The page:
Dogs and cats are going vegan

Tuesday, 22 January, 2019

Dogs and cats are going vegan

Pet owners are more likely to be vegetarian or vegan than members of the general population, which is not surprising considering many choose not to eat meat or animal products due to concerns for animal welfare. However, they face a moral dilemma when it comes to feeding their pets foods containing animal products.

Canadian researchers wanted to estimate the number of meat-avoiding pet owners, identify concerns regarding pet food and estimate the number of pets fed a plant-based diet. A survey of 3673 pet owners revealed that 6.2% were vegetarian and 5.8% were vegan, which is a higher prevalence than has been reported in the general population. They found that, with the exception of one vegetarian pet owner, vegans were the only ones who fed plant-based diets to their pets.

While only 1.5% of pet owners fed their cats and dogs solely plant-based diets, an additional 15% were interested in doing so. The most commonly reported concern regarding meat-based pet foods among all pet owners was the welfare of farmed animals (39%), which could explain the interest in plant-based diets. However, 74% expressed concerns about the nutritional completeness of strictly plant-based pet foods, and 45% wanted more information demonstrating their nutritional adequacy. The availability of these diets, veterinary approval and costs were also concerns.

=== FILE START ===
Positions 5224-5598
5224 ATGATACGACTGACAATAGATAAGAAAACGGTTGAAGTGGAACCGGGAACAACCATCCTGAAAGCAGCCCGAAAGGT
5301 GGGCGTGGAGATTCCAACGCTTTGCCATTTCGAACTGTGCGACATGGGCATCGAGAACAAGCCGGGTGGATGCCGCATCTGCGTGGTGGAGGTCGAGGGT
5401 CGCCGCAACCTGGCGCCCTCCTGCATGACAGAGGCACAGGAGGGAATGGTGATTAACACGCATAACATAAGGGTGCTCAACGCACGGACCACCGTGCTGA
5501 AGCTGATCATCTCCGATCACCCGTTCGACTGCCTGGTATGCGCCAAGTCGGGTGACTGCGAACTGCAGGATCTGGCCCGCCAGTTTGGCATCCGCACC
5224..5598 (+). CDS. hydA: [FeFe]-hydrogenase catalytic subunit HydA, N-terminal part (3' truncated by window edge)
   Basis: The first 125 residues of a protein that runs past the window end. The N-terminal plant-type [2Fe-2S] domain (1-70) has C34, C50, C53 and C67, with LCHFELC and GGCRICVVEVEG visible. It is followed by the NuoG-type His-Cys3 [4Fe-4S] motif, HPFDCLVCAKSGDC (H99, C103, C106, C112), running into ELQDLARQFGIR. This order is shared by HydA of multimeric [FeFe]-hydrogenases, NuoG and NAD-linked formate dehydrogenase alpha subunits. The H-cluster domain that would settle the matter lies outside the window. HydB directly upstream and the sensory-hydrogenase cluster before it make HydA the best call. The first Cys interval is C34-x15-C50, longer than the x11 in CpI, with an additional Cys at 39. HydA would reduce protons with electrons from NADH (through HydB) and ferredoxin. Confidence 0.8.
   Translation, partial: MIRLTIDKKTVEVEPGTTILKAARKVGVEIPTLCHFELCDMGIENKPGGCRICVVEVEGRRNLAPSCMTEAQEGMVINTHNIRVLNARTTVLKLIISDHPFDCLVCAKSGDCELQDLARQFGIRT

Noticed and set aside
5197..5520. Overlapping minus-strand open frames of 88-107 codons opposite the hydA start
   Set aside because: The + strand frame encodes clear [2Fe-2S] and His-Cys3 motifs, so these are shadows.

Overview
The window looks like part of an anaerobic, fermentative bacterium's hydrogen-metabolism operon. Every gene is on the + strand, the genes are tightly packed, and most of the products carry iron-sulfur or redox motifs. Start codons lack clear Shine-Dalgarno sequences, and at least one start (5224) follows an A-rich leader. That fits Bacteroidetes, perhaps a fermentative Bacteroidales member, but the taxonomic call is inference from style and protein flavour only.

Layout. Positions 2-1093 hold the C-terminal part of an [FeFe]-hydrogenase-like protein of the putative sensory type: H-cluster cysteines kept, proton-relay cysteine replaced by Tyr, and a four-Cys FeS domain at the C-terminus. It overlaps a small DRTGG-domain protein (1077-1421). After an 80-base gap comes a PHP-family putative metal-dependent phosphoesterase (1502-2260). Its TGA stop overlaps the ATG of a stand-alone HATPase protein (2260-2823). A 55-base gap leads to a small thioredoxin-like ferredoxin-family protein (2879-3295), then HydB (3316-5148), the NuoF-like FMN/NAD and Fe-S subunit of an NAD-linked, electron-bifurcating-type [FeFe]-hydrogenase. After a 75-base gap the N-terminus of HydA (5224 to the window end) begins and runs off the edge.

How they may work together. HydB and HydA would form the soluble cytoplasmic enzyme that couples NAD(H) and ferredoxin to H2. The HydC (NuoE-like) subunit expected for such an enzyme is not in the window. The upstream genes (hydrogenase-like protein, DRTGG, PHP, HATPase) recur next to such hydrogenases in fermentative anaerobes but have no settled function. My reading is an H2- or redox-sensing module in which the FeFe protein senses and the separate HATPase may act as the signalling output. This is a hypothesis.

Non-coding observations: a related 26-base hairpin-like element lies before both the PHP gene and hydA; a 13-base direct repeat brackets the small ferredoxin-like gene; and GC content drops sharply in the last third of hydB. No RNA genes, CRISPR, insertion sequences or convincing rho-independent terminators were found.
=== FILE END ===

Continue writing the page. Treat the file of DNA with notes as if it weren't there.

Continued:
Despite these figures, the majority of pet owners (65%) reported they would not feed their pets a plant-based diet even if one met all of their criteria. The researchers said this was expected considering the majority of people consume an omnivorous diet themselves. They concluded: “It is clear that an association exists between the diet a pet owner has chosen to follow and the diet they choose to feed their pet.”

Considering the number of pet owners already, or at least considering, feeding plant-based diets to pets, and the implications on pet nutrition, the researchers also suggested that further research is needed.

The research was published in PLOS One.

Image credit: ©tiverylucky/Dollar Photo Club

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